Guest Post by Kayla Matthews
Identity theft is a concept we're all familiar with. Commercials on every channel advertise services that can protect you from this type of theft and help you recover if someone steals your identity. What these services don't focus on is medical identity theft, which is becoming more common because it's easier and more lucrative than stealing social security numbers or credit cards.
First, it has to do with the information itself. You can't just cancel your medical history like you can with a stolen credit card. Even if you detect theft, the thief can continue to utilize the data for a longer period. The switch to digital medical data storage has actually made it easier for hackers to steal privileged information, especially if the source isn't familiar with the kind of security measures that could help to keep that data safe.
Finally, it's all about the numbers. Not everyone has a credit card or the kind of credit that's worthwhile for identity thieves. Everyone, from the youngest infant to the oldest retiree, has a medical history, which means the potential theft pool is much wider.
With this in mind, what are the most common kinds of medical ID theft?
Thieves might use your medical information to receive treatment because they don't have or can't afford their own insurance policies. While this may seem innocent enough, it's still a type of insurance fraud and could cause you to lose your health coverage, increase your premiums, or even ruin your credit history.
Warning signs of free treatment scams may include the following:
You might also encounter individuals attempting to steal your medical information by offering you free treatment opportunities. Do not provide your personal information over the phone to anyone, especially things like your social security number or other identifying data that could help the criminal steal your medical records.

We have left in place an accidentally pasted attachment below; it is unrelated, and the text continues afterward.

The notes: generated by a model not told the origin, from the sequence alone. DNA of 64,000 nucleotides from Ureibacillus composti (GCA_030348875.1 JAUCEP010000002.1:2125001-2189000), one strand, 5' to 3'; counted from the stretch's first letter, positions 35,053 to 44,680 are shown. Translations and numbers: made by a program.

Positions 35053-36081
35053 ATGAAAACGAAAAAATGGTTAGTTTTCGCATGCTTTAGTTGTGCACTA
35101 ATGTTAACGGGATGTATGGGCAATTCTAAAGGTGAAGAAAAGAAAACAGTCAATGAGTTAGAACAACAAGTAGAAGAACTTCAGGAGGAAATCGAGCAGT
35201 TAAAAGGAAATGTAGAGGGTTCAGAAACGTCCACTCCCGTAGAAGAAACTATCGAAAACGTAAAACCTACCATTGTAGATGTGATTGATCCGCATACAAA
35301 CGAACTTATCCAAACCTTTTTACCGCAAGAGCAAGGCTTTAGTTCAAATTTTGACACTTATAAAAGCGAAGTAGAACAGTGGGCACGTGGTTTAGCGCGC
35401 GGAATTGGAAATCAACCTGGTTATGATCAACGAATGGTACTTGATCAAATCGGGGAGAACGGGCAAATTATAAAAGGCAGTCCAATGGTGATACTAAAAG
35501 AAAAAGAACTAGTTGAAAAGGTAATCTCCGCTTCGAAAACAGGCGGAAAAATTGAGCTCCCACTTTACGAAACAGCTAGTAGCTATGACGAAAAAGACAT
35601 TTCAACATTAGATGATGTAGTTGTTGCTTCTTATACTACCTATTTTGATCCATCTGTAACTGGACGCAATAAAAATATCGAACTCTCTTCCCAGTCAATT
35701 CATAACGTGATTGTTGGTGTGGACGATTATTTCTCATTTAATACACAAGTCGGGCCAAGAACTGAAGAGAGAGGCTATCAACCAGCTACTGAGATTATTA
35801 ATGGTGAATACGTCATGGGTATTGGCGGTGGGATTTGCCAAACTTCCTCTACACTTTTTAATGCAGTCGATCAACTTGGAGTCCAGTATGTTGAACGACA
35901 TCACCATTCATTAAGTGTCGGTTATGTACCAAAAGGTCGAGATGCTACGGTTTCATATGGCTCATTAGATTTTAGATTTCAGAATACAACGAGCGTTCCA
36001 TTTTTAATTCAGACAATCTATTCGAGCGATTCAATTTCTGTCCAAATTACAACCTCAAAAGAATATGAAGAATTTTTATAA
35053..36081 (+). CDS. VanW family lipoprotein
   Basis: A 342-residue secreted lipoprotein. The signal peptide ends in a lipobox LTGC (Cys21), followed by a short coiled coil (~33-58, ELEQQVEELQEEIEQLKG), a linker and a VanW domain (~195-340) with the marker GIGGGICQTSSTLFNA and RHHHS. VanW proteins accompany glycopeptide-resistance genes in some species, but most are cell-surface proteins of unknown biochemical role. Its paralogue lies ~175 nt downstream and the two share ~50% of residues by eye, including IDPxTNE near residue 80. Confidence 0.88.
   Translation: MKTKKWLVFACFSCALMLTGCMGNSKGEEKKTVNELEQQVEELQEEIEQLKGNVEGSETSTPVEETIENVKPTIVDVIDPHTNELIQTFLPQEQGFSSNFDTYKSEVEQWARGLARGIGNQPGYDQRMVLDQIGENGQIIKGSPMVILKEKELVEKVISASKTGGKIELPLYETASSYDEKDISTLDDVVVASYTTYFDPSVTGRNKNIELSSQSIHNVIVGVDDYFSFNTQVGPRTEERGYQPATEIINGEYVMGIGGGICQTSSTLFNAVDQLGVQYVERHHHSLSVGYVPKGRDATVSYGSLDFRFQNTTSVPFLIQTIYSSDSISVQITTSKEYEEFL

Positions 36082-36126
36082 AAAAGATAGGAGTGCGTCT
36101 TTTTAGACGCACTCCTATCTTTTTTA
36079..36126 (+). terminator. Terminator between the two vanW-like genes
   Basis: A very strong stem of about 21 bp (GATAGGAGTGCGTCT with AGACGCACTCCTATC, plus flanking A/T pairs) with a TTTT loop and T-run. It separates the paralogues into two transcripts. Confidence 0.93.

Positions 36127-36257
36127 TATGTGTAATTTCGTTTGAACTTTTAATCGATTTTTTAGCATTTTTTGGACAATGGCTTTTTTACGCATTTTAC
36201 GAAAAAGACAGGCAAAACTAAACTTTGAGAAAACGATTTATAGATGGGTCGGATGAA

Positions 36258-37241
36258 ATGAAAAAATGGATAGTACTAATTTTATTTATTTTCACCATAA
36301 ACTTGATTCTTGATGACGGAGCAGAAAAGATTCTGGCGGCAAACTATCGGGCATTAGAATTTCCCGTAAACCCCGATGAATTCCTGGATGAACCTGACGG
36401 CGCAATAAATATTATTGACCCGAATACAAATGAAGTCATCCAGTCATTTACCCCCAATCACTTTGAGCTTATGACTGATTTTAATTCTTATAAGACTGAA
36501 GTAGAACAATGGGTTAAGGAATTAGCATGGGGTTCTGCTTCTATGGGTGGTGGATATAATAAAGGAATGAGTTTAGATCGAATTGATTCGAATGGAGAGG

Medical ID thieves might not need medical treatment, but that won't stop them from making off with your protected information. Sometimes, they'll use your medical history to obtain prescription drugs they'll either take themselves or sell on the black market to make even more money.
Many of the warning signs for this specific type of theft are similar to the free treatment scams. One thing that is different is that you may find it harder to obtain any controlled substances you take if your medical records indicate that you've already received them — especially with new laws restricting opioid use in the face of the epidemic that's gripping the country.
The third most common medical identity theft is becoming more common every year, so it's important to recognize the warning signs of each type of theft and know how to protect yourself.
This type of medical ID theft is invoicing for fraudulent treatments. This one is even more nefarious than other methods because medical professionals may be involved in the theft in exchange for a portion of the profits.
This type of medical ID theft is often difficult to detect until it comes back to bite you. You may find yourself paying for treatments you never received, or maxing out your healthcare coverage for the year when you need it most.
What steps can you take to avoid a threat like medical ID theft?
To start, pay close attention to the Explanation of Benefits that you receive from your insurance company. Don't just glance over it — examine it closely to make sure that everything on your EoB is something you've received. If you see something that looks wrong, call your insurance provider immediately.
At the end of the year, you can request a list of benefits paid throughout the previous calendar year from your insurer. Go over this, as well as your credit report to ensure that there isn't anything amiss. Medical bills will show up on your annual credit report, even if you're not the one who received the treatment.
If you suspect that someone has stolen your medical information, the first thing you should do is contact a healthcare lawyer to find out what your options are. They'll have the experience and the knowledge to walk you through every step of the process, from putting a freeze on your credit to reclaiming your medical history.
If you are a victim of medical identity theft, file a report with both the police and the Federal Trade Commission.
Kayla Matthews, a tech and security journalist, has written articles for sites including WIRED, Information Age, Security Boulevard, and the National Cyber Security Alliance. To see more of her work, follow her on Twitter @KaylaEMatthews or check out her tech blog, Productivity Bytes.
May 7th, 2021
May 7th, 2021
October 1st, 2020
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